The other day I was playing with Cole and he started moving his face around real cute and funny. Being a long time allergy sufferer, it looked to me like he was trying to scratch an itch on his face. Poor little boy doesn’t know how to move his hands well enough to pinpoint an itch and scratch it. I decided to help so I took his blanket and played peek-a-boo with him but made sure there was plenty of contact with the blanket and his face so hopefully I was able to relieve him of the itch.
Doing this reminded me of something I thought of long ago. Without sounding too sacrilegious, if I was able to re-design some elements of the human body there are a few things I’d change. I try to make them realistic enough to be helpful but not make everyone the same. (For instance, not everyone can have rock hard abs.)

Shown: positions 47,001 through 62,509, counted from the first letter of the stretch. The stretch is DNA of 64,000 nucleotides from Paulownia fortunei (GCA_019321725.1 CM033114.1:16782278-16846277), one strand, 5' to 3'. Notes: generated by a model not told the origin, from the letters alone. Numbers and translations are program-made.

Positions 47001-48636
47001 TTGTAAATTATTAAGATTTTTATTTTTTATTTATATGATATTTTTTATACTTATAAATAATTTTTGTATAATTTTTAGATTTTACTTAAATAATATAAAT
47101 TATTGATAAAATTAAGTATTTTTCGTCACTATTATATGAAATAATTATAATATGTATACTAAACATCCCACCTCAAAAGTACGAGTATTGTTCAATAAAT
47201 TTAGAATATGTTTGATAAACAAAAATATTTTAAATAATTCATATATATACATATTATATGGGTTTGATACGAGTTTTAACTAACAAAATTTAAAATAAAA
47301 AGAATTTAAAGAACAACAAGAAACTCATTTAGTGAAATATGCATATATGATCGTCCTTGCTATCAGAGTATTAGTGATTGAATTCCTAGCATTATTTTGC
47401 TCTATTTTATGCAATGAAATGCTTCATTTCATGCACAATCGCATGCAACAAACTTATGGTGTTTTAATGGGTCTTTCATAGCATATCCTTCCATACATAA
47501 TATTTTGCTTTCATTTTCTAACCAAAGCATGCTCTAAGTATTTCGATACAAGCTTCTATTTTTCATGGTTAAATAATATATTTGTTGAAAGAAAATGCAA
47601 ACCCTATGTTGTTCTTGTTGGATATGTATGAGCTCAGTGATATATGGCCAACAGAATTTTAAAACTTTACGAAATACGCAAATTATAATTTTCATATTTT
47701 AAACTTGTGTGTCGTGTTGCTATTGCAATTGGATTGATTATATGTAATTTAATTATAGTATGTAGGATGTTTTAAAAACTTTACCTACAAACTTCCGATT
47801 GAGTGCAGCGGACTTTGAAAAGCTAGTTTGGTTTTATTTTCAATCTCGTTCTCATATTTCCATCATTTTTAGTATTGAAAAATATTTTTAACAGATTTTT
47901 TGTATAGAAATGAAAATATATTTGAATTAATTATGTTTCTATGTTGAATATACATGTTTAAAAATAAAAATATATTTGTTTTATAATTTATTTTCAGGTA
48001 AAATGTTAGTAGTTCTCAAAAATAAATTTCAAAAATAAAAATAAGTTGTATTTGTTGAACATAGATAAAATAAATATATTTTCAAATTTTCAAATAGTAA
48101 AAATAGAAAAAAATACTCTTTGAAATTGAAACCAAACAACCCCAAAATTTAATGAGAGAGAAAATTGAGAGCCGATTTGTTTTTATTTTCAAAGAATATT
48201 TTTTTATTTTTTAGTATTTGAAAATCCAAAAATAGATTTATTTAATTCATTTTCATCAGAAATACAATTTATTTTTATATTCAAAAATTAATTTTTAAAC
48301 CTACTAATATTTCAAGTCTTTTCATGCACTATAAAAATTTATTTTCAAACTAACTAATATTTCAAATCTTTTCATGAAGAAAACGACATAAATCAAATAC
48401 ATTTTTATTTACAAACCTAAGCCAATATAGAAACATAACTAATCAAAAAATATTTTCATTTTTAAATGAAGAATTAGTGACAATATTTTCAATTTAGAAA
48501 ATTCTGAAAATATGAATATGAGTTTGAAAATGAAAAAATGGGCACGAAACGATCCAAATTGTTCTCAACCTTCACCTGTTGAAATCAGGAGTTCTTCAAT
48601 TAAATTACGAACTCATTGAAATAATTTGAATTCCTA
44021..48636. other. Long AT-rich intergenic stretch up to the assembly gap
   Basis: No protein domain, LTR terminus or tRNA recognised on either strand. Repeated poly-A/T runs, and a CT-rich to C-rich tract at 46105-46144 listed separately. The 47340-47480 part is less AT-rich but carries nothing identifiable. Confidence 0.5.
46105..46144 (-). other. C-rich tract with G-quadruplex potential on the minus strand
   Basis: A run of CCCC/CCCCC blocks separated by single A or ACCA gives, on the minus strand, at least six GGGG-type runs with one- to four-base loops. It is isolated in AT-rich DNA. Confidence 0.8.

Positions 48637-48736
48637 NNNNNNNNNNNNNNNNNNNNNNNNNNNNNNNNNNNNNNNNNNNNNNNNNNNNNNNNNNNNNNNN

My Suggested Changes
- I’d have itches be visible. The itches would have a slight glow from beneath like when you put a little flashlight under your finger and can see it from the other side. That way, I could scratch it for Cole without a problem. This would also be great when getting a back scratch or when your arms are full and need someone to get an itch for you.
- I’d have a zoom built into your eyes. It’d be similar to the zoom on a camera. However, when you zoom in it wouldn’t stay that way. Unless you are purposefully zooming your eyes and holding them there then they would return to normal vision. This would make driving much safer because by default you’d always have your natural vision. The zoom button could be in your earlobe. The zoom would just be handy at concerts, sporting events, hikes, etc.
- A person would be able to stop and start hair growth. This wouldn’t be intended for people that are losing their hair. You’d only be able to work with the hair that you have. But, if you had a great haircut you’d be able to turn off the hair growth and keep it for a while. Then, when you get sick of it just turn it back on and your hair will grow and normal speed. Maybe the button could be kept in your other earlobe.